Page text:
A sewing machine for $80

Well, that’s one reason to drive to Delanson.  That, and apparently I didn’t have ENOUGH projects on my calendar.

Let me explain.

Last week, I spied an ad on Craigslist for a used sewing machine.  I thought to myself, “Well, you’ve worked with everything else in your life, Chuck … why not attempt to sew pieces of cloth together and make a quilt or something?”

Sure, I can make a quilt.  It’s easy, right?

And at this point, there are a thousand quilters who pass by, see this blog post, and laugh their collective asses off at my presumption that quilting is “easy.”

Quilting may appear simple – but it’s a highly complicated procedure of patients and mathematics and will power.  Those blankets you see at the county fair?  They take YEARS of hard work and practice and patience – and that’s before you even start on the project.

Okay, so if I DO get involved in something like this, if I start building a quilt inbetween everything else in my life … I need a sewing machine.  And the worst case scenario is – if I don’t like quilting, or if I’m overwhelmed by the project … I can always donate the sewing machine to a secondhand store and chalk the $80 as a learning experience.

The sewing machine is in Delanson.  A quick jaunt over … and $80 later, I have a Singer sewing machine, along with its attachments, in my car.

Okay, so if I’m really going to do this … I need to take the next step.

And yesterday, I took that next step.  A quick trip to Jo-Ann Fabrics.

Jo-Ann Fabrics has a sewing machine and notions area, and I asked one of the sewing machine specialists what I would need to put together anything quilt-related.

“Well, if you have the sewing machine, you’re going to need the walking foot.”

Great, I said.  They must be standard for every machine, right?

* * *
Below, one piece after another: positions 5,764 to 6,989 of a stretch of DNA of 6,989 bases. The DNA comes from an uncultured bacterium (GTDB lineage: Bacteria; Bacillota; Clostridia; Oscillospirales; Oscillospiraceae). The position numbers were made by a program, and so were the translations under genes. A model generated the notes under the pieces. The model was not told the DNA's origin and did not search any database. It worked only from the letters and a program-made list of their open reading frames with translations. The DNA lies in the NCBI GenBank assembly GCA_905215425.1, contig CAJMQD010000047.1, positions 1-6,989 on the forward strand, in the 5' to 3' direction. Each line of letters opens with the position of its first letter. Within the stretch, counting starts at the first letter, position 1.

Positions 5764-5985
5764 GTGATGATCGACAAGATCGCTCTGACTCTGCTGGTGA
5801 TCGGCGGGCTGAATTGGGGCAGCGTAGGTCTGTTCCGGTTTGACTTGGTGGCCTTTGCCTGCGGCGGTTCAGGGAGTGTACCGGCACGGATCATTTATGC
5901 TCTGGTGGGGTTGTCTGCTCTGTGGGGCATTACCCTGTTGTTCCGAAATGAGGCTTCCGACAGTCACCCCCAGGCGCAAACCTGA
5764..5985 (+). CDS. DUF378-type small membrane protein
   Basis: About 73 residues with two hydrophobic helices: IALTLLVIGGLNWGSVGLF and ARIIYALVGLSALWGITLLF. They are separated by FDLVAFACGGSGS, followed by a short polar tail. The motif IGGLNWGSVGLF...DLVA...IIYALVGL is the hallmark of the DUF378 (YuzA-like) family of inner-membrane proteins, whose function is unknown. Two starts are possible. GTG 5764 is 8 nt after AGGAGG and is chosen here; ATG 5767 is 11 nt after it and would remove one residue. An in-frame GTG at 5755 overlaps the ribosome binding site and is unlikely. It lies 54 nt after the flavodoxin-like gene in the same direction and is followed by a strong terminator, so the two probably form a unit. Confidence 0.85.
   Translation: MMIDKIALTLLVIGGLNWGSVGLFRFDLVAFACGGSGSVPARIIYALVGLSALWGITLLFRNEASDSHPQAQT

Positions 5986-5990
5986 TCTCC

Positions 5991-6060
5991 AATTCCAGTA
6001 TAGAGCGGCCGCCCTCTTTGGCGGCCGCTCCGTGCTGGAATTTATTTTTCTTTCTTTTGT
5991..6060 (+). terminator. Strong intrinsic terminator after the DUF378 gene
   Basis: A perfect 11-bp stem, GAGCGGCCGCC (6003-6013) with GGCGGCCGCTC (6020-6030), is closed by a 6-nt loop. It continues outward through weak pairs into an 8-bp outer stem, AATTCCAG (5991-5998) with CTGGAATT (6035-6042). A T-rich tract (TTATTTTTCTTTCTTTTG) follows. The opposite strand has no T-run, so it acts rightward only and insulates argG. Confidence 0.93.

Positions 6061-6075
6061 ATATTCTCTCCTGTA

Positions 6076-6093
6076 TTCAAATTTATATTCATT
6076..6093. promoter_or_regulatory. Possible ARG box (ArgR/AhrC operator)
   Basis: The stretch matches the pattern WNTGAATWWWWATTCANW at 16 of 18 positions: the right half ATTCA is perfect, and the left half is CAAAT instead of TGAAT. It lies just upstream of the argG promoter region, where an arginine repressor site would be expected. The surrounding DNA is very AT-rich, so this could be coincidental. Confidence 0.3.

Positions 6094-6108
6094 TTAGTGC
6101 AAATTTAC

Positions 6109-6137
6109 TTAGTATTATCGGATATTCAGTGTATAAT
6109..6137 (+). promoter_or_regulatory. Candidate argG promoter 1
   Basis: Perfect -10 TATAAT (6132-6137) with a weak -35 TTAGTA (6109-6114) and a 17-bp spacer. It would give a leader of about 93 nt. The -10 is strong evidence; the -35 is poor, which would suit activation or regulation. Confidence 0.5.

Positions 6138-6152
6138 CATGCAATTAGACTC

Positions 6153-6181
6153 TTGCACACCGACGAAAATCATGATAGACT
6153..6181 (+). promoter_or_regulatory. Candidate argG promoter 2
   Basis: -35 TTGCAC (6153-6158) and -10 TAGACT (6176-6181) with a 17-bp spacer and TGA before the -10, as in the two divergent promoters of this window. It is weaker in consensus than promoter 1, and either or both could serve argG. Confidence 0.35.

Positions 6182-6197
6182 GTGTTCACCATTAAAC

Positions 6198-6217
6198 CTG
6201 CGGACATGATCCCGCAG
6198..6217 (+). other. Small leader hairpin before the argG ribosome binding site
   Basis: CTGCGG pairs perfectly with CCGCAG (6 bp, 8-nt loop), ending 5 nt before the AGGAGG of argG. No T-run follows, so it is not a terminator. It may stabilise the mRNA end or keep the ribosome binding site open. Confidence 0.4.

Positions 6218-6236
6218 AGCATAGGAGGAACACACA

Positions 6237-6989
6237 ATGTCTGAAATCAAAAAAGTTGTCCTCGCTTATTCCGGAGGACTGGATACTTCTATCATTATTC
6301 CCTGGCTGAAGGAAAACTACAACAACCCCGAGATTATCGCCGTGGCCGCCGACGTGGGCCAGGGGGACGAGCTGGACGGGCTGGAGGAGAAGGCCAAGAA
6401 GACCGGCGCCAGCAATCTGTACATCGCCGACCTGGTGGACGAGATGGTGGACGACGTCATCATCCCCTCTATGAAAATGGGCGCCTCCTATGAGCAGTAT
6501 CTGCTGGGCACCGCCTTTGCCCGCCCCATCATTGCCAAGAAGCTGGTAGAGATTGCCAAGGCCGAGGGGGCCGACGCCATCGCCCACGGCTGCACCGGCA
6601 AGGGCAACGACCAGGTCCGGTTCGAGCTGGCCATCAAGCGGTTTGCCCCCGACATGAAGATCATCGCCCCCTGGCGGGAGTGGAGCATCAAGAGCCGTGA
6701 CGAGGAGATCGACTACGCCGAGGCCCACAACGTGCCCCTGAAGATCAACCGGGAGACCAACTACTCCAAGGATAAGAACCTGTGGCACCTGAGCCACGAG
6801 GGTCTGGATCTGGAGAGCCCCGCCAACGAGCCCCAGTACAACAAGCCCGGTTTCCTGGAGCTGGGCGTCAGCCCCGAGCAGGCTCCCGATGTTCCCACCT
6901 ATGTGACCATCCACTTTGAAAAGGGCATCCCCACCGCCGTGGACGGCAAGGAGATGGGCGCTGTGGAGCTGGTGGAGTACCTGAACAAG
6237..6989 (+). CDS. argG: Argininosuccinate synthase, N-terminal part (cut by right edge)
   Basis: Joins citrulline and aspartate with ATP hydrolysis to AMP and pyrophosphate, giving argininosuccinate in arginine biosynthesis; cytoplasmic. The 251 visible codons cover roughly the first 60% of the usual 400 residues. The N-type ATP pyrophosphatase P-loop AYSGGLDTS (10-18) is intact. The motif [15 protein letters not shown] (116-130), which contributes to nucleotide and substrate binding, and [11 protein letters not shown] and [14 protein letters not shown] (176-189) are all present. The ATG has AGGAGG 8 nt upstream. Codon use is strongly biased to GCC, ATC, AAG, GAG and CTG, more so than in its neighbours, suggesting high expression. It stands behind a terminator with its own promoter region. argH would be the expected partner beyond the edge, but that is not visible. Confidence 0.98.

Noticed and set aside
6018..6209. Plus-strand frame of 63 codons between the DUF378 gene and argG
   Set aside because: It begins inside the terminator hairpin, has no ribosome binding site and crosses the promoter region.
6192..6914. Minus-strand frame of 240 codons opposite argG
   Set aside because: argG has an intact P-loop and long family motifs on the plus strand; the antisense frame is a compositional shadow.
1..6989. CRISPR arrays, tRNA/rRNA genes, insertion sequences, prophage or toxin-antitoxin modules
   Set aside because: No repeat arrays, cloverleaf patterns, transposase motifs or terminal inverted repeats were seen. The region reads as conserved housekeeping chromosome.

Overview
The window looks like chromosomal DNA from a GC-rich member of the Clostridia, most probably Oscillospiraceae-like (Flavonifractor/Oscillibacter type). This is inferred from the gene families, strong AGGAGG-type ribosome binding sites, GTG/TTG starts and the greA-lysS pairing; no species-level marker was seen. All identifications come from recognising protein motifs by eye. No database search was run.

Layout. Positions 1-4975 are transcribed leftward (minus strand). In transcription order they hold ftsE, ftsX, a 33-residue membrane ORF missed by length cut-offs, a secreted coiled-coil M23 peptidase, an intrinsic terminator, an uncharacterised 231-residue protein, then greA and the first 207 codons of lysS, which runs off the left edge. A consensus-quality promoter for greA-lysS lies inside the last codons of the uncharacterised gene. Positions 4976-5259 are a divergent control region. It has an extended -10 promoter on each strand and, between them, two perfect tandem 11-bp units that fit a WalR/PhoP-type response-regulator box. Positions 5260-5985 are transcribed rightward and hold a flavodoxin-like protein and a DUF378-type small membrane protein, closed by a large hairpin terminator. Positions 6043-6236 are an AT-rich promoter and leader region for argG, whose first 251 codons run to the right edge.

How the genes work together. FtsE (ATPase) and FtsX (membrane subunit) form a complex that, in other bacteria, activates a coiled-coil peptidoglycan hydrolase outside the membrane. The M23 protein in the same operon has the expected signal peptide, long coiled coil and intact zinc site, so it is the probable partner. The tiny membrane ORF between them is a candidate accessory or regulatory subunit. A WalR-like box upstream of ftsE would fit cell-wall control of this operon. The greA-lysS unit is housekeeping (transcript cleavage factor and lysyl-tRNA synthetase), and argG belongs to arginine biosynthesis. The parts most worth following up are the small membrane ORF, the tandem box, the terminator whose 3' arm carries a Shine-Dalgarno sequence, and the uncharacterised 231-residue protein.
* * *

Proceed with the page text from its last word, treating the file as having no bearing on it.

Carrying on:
“Not really.  Different manufacturers have different requirements.  What is your machine?”

It’s a Singer.  I mean, I don’t know of any other types of sewing machines … yeah, you can tell I’m a nOOb at this…

I brought the sewing machine out from my car.  The specialist checked the machine over.  “The previous owner did a good job in maintaining this,” she said.  “But I don’t have the walking foot you’ll need for this unit.  This is an older unit, it’s not modern.  If you’re going to do any level of quilting, you’ll have to get the proper walking foot for this unit.  But I see you have the serial number and the instruction book here… if you call Singer, and give them the serial number, they’ll be able to identify your machine and what parts it will need.”

Okay, that’s definitely a start.

As it wasn’t a total loss, I did purchase some scrap fabric, a plastic cutting square, a hand-held rotary tool that looks like a pizza slicer, and some spools of thread.  Again, if I’m going to do this … at least give it the old college try.

As I said before … if it works, it works.  If it doesn’t … hello Salvation Army.

And if I really do like what I’m doing … if I feel comfortable with it … then maybe, just maybe, I’ll invest in a high-quality sewing machine.

Honestly, though … I just want to try this and see if I can actually make this happen, or if I’m – for lack of a better term – stitching up the wrong seam.